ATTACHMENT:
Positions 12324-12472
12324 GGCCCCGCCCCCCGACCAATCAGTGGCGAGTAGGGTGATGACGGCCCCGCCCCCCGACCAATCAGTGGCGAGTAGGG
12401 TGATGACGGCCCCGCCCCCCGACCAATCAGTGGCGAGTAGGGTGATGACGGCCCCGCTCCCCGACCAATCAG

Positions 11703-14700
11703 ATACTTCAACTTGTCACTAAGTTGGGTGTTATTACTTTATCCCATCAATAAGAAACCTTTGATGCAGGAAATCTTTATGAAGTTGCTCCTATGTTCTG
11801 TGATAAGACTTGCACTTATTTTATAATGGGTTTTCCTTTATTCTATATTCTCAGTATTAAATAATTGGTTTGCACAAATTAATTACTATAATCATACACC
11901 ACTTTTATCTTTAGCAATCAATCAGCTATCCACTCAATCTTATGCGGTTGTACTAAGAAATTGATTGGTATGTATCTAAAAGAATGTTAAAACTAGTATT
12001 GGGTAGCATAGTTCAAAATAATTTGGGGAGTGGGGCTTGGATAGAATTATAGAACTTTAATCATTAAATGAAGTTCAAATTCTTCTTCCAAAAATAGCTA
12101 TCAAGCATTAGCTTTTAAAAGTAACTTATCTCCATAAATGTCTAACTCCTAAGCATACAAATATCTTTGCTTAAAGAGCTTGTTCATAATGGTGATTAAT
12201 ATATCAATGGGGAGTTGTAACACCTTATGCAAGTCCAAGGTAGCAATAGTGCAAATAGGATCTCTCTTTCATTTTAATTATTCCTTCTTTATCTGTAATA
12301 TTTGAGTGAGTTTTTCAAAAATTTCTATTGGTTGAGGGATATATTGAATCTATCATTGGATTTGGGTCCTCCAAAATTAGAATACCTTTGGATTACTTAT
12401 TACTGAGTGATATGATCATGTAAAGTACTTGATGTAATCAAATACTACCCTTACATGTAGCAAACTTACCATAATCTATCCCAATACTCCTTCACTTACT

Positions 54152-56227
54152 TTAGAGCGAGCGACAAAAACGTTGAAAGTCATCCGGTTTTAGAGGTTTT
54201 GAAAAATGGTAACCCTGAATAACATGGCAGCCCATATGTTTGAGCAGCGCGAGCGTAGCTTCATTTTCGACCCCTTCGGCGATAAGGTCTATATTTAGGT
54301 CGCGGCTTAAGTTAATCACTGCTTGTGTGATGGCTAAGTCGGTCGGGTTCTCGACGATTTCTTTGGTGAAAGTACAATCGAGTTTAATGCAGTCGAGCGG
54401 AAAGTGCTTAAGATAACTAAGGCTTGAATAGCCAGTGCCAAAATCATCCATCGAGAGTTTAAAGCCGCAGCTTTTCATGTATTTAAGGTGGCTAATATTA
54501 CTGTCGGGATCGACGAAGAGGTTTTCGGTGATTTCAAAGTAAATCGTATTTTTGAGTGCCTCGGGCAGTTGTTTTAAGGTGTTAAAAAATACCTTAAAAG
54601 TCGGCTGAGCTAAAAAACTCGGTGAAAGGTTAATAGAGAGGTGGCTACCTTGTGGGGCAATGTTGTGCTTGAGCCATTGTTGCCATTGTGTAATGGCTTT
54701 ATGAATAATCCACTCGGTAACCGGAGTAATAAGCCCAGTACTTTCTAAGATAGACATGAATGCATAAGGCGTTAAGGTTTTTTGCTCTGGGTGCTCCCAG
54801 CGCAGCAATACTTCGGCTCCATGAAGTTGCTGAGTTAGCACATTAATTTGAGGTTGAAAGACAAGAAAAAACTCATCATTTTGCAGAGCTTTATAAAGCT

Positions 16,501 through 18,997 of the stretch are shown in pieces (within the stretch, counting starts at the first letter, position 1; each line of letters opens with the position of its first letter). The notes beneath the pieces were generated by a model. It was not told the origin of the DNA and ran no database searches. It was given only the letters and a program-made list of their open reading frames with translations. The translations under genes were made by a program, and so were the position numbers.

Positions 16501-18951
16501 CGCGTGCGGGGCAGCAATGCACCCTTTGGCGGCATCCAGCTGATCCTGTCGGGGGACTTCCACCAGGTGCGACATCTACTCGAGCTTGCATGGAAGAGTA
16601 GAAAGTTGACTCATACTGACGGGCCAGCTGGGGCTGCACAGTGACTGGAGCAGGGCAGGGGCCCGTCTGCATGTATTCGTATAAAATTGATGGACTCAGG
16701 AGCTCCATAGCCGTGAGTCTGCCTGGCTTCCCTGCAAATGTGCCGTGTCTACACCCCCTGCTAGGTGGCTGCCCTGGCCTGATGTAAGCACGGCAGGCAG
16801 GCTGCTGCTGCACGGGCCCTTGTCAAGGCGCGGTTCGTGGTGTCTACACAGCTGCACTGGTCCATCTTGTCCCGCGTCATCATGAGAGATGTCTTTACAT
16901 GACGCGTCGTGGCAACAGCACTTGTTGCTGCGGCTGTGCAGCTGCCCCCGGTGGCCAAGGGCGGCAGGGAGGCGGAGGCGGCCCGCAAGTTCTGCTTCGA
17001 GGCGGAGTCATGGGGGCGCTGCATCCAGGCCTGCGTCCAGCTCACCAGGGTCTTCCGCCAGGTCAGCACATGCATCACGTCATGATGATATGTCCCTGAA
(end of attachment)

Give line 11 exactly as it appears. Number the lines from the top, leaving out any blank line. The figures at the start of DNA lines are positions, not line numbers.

12301 TTTGAGTGAGTTTTTCAAAAATTTCTATTGGTTGAGGGATATATTGAATCTATCATTGGATTTGGGTCCTCCAAAATTAGAATACCTTTGGATTACTTAT